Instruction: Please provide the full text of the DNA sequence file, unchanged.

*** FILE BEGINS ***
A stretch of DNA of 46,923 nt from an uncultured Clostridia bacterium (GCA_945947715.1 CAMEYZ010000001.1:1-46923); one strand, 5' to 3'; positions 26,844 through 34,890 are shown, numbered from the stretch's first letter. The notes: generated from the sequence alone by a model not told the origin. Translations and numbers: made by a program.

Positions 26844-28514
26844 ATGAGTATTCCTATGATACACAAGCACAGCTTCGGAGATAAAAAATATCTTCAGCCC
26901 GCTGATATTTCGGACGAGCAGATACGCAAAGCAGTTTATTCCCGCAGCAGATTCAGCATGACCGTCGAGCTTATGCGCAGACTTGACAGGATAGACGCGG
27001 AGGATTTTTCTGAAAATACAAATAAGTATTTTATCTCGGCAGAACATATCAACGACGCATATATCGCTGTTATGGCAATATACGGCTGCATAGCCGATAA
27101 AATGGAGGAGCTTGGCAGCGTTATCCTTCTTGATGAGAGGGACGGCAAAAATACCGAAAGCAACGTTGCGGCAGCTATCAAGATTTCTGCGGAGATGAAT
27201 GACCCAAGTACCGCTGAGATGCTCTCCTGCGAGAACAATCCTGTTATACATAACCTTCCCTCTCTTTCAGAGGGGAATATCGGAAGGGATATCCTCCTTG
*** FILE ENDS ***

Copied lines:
A stretch of DNA of 46,923 nt from an uncultured Clostridia bacterium (GCA_945947715.1 CAMEYZ010000001.1:1-46923); one strand, 5' to 3'; positions 26,844 through 34,890 are shown, numbered from the stretch's first letter. The notes: generated from the sequence alone by a model not told the origin. Translations and numbers: made by a program.

Positions 26844-28514
26844 ATGAGTATTCCTATGATACACAAGCACAGCTTCGGAGATAAAAAATATCTTCAGCCC
26901 GCTGATATTTCGGACGAGCAGATACGCAAAGCAGTTTATTCCCGCAGCAGATTCAGCATGACCGTCGAGCTTATGCGCAGACTTGACAGGATAGACGCGG
27001 AGGATTTTTCTGAAAATACAAATAAGTATTTTATCTCGGCAGAACATATCAACGACGCATATATCGCTGTTATGGCAATATACGGCTGCATAGCCGATAA
27101 AATGGAGGAGCTTGGCAGCGTTATCCTTCTTGATGAGAGGGACGGCAAAAATACCGAAAGCAACGTTGCGGCAGCTATCAAGATTTCTGCGGAGATGAAT
27201 GACCCAAGTACCGCTGAGATGCTCTCCTGCGAGAACAATCCTGTTATACATAACCTTCCCTCTCTTTCAGAGGGGAATATCGGAAGGGATATCCTCCTTG